Fraser Rec District board discusses destruction of executive session recordings
Sky-Hi Daily News
Grand County, Colorado
During the recent recall election of three Fraser Valley Metropolitan Recreation District board members, a few people expressed concern over the board’s policy to destroy electronic recordings of executive sessions after 90 days.
Ninety days is the minimum amount of time required by Colorado statute for the retention of executive session recordings by a special district.
The policy to follow the minimum requirements was set more than 10 years ago by a previous rec board.
At Tuesday night’s meeting, Rec Board President Dan O’Connell wondered aloud if it might be time to revisit the policy.
Board member Greg Gallavan suggested extending the period of time the district holds onto executive session recordings to one year.
“This was a very passionate part of our recent board history,” said board member Pete Strohecker. “As far as the legal erasing of (recordings) after 90 days, going for a year is a bit much for me. If we doubled the time to six months, that would satisfy a lot of hard feelings that were developed in our recent history.”
The board may go into executive session for two reasons – discussion of personnel matters and discussion of contract negotiations. Policy may not be discussed and decisions may not be made.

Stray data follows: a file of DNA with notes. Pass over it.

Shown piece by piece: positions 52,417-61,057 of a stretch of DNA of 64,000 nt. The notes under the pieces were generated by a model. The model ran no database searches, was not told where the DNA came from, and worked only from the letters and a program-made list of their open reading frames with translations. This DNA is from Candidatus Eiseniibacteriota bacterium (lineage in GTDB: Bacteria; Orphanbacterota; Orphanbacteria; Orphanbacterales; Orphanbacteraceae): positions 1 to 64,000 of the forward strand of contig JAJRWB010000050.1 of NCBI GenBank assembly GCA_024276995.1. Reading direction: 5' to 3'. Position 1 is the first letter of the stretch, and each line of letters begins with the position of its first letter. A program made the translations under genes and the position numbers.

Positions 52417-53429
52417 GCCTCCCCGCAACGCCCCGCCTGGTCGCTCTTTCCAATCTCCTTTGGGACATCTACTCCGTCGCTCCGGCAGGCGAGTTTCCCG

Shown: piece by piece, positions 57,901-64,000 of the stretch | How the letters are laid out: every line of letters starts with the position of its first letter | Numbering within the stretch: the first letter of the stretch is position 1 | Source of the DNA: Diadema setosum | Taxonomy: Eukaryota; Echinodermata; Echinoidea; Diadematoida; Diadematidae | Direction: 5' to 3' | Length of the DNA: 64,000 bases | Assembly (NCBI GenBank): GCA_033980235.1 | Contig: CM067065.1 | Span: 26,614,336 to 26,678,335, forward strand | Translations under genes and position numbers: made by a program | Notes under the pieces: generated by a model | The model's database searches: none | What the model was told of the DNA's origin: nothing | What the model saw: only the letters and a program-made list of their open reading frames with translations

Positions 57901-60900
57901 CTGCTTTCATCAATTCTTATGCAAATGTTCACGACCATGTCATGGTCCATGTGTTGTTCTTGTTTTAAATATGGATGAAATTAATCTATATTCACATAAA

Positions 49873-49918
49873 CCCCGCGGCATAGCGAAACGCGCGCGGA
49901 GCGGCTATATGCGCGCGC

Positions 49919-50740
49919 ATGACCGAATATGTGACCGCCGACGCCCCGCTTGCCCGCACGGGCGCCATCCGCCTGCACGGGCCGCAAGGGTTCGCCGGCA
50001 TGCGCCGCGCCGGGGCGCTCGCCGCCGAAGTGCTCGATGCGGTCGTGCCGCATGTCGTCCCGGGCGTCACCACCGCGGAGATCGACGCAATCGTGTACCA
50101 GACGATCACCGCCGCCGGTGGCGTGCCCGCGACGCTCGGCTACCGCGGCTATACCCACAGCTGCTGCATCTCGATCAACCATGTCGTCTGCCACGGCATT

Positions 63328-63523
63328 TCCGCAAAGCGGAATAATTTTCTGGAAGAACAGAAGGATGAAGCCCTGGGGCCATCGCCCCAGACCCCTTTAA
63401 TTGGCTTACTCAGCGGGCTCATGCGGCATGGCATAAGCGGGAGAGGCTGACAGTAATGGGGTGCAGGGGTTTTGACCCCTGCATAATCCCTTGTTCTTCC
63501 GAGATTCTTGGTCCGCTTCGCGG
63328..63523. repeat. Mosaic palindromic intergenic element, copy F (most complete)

All votes that come from discussions in executive session must be done in a public meeting.
If a member of the public feels that something illegal happened in executive session – such as a vote – that person must present their case to a judge and request a recording of the executive session. At that point, the recording must be retained until the issue is resolved.
“There’s a reason executive sessions are there,” said board member Beth Sands. “Sometime you don’t want a public record of staff issues.
“If that information comes out a year later, it could devastate that person.
“It’s not about hiding anything. I don’t know if it’s productive to have something hanging out over your head for a year.”
O’Connell said that the board first needed to decide whether it felt the policy should be changed.
“How long do you have to give people? If something’s done in executive session, is three months long enough (for someone to raise the red flag and request a recording)?” he asked.
“If you’re not hiding anything, and if what we’re going for is transparency,” Gallavan said, “why not keep them?”
Sands worried that holding onto the recording for as long as a year would allow people to listen to her comments long after she was off the board and no longer around to explain her motivation.
“That can be destructive,” she said.
Board member John Kacik suggested that the topic be tabled until the board was better informed. He offered to spend the next month talking to other boards about their policy regarding the retention of executive session recordings.
“I don’t think there should be anything that stops people from getting information,” O’Connell said. “If 90 days keeps people from exercising their right to information, that’s not being transparent.
“Before I make a decision, I’d like to be more educated about it and I want to give people the opportunity to participate.”
The board agreed to discuss the issue at the next board meeting. Until then, Kacik will poll other boards and board members will ask district residents for their opinions.
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